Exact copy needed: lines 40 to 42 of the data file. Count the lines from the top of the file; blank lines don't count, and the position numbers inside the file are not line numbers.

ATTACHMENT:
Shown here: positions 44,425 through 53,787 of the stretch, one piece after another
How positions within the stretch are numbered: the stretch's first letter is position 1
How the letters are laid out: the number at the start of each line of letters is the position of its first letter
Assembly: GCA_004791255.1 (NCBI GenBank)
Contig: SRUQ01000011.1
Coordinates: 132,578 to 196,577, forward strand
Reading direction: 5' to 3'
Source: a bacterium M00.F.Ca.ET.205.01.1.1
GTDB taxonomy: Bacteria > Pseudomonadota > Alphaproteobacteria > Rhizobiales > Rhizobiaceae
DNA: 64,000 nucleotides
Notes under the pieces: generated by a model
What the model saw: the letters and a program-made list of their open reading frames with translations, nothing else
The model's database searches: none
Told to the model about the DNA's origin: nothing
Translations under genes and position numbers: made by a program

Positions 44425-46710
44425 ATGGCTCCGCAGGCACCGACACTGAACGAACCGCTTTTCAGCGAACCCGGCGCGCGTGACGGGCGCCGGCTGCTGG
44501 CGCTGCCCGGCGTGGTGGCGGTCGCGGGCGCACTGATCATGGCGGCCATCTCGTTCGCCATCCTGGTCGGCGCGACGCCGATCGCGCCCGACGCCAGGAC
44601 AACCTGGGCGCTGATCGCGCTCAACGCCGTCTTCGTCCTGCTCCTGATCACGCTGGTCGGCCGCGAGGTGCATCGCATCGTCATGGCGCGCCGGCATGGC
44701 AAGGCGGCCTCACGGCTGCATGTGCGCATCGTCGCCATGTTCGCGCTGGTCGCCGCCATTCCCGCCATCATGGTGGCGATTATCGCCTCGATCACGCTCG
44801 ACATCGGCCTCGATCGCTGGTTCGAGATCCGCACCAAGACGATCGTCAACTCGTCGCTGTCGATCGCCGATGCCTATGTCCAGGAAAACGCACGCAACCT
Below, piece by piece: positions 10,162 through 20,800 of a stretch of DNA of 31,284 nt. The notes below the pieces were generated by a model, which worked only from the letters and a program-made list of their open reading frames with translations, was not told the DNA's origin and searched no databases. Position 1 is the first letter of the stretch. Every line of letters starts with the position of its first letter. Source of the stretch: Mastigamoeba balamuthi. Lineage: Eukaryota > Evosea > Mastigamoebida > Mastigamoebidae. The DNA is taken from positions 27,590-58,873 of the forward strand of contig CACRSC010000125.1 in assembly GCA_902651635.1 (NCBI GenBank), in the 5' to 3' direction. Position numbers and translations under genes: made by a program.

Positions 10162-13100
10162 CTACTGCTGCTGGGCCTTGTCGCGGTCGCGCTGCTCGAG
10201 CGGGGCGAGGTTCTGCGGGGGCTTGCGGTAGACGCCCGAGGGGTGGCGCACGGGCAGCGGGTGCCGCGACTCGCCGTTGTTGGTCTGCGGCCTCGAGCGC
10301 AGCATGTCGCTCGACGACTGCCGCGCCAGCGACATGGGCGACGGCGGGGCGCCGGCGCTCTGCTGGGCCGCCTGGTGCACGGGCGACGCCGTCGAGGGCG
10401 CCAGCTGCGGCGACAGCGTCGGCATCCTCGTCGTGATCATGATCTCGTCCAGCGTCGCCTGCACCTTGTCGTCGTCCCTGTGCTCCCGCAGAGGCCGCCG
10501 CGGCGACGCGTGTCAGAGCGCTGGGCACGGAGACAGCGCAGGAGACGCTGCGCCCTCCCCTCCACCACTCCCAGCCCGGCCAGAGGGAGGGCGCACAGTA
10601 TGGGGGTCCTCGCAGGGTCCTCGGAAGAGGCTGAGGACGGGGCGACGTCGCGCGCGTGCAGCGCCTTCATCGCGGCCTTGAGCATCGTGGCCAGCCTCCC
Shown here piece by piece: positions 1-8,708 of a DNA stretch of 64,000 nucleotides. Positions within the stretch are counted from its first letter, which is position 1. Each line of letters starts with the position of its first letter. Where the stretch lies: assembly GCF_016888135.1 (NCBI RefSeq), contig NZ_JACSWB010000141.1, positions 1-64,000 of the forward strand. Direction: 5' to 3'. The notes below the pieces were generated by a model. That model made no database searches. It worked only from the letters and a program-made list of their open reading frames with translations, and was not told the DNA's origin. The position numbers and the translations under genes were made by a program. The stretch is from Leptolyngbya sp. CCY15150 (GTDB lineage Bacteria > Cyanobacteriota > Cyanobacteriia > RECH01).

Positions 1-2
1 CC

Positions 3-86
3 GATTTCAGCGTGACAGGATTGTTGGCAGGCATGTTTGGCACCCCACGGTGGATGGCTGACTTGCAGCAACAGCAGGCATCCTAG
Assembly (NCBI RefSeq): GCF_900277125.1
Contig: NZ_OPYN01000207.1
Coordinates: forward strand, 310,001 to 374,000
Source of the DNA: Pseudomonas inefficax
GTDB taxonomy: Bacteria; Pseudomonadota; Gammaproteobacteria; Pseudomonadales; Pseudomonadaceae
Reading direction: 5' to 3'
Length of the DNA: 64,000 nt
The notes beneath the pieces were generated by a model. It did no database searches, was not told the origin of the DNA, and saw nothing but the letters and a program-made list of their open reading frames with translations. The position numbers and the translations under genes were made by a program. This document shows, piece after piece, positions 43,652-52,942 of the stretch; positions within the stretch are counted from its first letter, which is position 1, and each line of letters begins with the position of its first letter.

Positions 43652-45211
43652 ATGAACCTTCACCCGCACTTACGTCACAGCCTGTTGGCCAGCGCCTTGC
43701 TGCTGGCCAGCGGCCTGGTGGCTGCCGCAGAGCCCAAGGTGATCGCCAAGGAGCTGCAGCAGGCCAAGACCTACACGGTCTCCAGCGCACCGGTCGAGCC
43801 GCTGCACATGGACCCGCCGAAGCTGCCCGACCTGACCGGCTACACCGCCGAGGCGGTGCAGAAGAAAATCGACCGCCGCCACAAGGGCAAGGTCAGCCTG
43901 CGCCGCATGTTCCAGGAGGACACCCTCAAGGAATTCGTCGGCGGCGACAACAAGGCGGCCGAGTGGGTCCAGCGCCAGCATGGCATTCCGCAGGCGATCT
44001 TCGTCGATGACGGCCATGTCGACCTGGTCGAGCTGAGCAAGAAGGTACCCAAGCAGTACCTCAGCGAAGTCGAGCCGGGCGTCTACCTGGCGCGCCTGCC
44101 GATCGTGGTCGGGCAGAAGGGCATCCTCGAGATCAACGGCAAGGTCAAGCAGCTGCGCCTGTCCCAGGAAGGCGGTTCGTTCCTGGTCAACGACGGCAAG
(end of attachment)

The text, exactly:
Reading direction: 5' to 3'
Length of the DNA: 64,000 nt
The notes beneath the pieces were generated by a model. It did no database searches, was not told the origin of the DNA, and saw nothing but the letters and a program-made list of their open reading frames with translations. The position numbers and the translations under genes were made by a program. This document shows, piece after piece, positions 43,652-52,942 of the stretch; positions within the stretch are counted from its first letter, which is position 1, and each line of letters begins with the position of its first letter.